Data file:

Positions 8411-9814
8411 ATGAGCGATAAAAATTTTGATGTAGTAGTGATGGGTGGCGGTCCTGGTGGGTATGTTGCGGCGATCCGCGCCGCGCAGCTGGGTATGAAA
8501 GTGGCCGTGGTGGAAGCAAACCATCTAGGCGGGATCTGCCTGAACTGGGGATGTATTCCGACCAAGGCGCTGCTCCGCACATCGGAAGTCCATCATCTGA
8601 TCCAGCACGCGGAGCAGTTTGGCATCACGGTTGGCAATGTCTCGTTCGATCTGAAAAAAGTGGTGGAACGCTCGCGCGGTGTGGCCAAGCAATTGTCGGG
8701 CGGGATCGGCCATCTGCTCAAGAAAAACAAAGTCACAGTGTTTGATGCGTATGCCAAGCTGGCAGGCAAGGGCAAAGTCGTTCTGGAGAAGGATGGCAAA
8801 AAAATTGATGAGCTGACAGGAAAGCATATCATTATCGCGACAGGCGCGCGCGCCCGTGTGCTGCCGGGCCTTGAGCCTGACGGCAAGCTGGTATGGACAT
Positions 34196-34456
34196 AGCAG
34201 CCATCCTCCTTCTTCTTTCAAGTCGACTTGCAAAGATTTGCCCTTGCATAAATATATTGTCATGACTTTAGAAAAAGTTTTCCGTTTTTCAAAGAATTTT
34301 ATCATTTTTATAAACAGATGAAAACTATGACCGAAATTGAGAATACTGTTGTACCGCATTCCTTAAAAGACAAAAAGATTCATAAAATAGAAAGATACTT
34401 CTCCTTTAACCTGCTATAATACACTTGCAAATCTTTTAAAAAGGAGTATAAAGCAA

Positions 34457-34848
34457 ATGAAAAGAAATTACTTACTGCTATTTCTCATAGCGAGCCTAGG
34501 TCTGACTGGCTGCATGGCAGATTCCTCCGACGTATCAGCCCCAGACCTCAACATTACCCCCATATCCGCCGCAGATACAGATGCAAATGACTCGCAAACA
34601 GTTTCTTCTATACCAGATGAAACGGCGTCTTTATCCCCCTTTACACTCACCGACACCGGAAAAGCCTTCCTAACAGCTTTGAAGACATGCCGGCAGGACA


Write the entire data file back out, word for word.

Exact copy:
Positions 8411-9814
8411 ATGAGCGATAAAAATTTTGATGTAGTAGTGATGGGTGGCGGTCCTGGTGGGTATGTTGCGGCGATCCGCGCCGCGCAGCTGGGTATGAAA
8501 GTGGCCGTGGTGGAAGCAAACCATCTAGGCGGGATCTGCCTGAACTGGGGATGTATTCCGACCAAGGCGCTGCTCCGCACATCGGAAGTCCATCATCTGA
8601 TCCAGCACGCGGAGCAGTTTGGCATCACGGTTGGCAATGTCTCGTTCGATCTGAAAAAAGTGGTGGAACGCTCGCGCGGTGTGGCCAAGCAATTGTCGGG
8701 CGGGATCGGCCATCTGCTCAAGAAAAACAAAGTCACAGTGTTTGATGCGTATGCCAAGCTGGCAGGCAAGGGCAAAGTCGTTCTGGAGAAGGATGGCAAA
8801 AAAATTGATGAGCTGACAGGAAAGCATATCATTATCGCGACAGGCGCGCGCGCCCGTGTGCTGCCGGGCCTTGAGCCTGACGGCAAGCTGGTATGGACAT
Positions 34196-34456
34196 AGCAG
34201 CCATCCTCCTTCTTCTTTCAAGTCGACTTGCAAAGATTTGCCCTTGCATAAATATATTGTCATGACTTTAGAAAAAGTTTTCCGTTTTTCAAAGAATTTT
34301 ATCATTTTTATAAACAGATGAAAACTATGACCGAAATTGAGAATACTGTTGTACCGCATTCCTTAAAAGACAAAAAGATTCATAAAATAGAAAGATACTT
34401 CTCCTTTAACCTGCTATAATACACTTGCAAATCTTTTAAAAAGGAGTATAAAGCAA

Positions 34457-34848
34457 ATGAAAAGAAATTACTTACTGCTATTTCTCATAGCGAGCCTAGG
34501 TCTGACTGGCTGCATGGCAGATTCCTCCGACGTATCAGCCCCAGACCTCAACATTACCCCCATATCCGCCGCAGATACAGATGCAAATGACTCGCAAACA
34601 GTTTCTTCTATACCAGATGAAACGGCGTCTTTATCCCCCTTTACACTCACCGACACCGGAAAAGCCTTCCTAACAGCTTTGAAGACATGCCGGCAGGACA